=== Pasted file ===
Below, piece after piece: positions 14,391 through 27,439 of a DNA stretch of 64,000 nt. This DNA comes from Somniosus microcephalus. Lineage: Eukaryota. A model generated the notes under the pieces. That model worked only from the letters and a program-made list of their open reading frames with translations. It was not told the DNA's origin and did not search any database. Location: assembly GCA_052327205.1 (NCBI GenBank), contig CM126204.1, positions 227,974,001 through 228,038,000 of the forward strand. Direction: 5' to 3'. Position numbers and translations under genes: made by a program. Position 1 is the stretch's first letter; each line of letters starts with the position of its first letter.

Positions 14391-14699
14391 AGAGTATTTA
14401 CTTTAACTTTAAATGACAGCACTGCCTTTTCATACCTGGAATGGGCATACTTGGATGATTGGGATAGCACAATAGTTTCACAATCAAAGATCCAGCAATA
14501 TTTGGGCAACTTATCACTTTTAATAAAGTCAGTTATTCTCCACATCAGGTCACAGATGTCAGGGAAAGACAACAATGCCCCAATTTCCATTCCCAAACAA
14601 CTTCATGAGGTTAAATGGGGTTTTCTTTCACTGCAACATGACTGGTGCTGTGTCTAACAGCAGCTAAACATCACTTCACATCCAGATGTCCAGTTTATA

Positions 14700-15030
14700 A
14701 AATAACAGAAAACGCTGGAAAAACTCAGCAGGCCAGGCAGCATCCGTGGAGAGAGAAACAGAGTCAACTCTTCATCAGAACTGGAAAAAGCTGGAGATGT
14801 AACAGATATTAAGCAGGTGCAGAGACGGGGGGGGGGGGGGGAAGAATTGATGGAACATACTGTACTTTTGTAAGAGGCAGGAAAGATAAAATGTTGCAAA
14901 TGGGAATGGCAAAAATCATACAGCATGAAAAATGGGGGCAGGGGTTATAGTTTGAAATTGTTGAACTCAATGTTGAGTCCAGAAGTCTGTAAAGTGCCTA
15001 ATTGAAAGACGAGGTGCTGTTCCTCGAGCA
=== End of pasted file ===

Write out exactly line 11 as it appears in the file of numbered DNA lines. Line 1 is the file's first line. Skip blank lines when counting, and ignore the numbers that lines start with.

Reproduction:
14901 TGGGAATGGCAAAAATCATACAGCATGAAAAATGGGGGCAGGGGTTATAGTTTGAAATTGTTGAACTCAATGTTGAGTCCAGAAGTCTGTAAAGTGCCTA